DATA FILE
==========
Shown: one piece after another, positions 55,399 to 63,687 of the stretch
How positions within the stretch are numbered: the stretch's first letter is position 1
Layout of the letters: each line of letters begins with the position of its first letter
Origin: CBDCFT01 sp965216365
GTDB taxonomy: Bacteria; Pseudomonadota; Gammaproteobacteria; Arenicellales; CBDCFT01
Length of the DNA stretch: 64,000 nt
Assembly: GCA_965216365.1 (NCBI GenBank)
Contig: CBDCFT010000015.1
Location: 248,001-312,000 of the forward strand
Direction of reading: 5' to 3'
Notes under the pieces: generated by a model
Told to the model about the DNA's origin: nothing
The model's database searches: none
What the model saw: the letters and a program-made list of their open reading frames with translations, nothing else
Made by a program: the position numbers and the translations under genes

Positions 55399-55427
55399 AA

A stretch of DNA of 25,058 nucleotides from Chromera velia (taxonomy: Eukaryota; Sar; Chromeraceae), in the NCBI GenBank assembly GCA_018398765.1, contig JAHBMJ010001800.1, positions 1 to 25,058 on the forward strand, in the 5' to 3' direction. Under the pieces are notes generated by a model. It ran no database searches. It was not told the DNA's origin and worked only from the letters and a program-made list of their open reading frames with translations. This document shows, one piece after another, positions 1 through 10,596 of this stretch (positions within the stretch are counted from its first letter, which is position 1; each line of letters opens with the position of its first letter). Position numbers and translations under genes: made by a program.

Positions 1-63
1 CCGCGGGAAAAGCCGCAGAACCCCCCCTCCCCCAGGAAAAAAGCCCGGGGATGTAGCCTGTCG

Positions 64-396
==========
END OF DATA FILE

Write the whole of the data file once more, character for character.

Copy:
Shown: one piece after another, positions 55,399 to 63,687 of the stretch
How positions within the stretch are numbered: the stretch's first letter is position 1
Layout of the letters: each line of letters begins with the position of its first letter
Origin: CBDCFT01 sp965216365
GTDB taxonomy: Bacteria; Pseudomonadota; Gammaproteobacteria; Arenicellales; CBDCFT01
Length of the DNA stretch: 64,000 nt
Assembly: GCA_965216365.1 (NCBI GenBank)
Contig: CBDCFT010000015.1
Location: 248,001-312,000 of the forward strand
Direction of reading: 5' to 3'
Notes under the pieces: generated by a model
Told to the model about the DNA's origin: nothing
The model's database searches: none
What the model saw: the letters and a program-made list of their open reading frames with translations, nothing else
Made by a program: the position numbers and the translations under genes

Positions 55399-55427
55399 AA

A stretch of DNA of 25,058 nucleotides from Chromera velia (taxonomy: Eukaryota; Sar; Chromeraceae), in the NCBI GenBank assembly GCA_018398765.1, contig JAHBMJ010001800.1, positions 1 to 25,058 on the forward strand, in the 5' to 3' direction. Under the pieces are notes generated by a model. It ran no database searches. It was not told the DNA's origin and worked only from the letters and a program-made list of their open reading frames with translations. This document shows, one piece after another, positions 1 through 10,596 of this stretch (positions within the stretch are counted from its first letter, which is position 1; each line of letters opens with the position of its first letter). Position numbers and translations under genes: made by a program.

Positions 1-63
1 CCGCGGGAAAAGCCGCAGAACCCCCCCTCCCCCAGGAAAAAAGCCCGGGGATGTAGCCTGTCG

Positions 64-396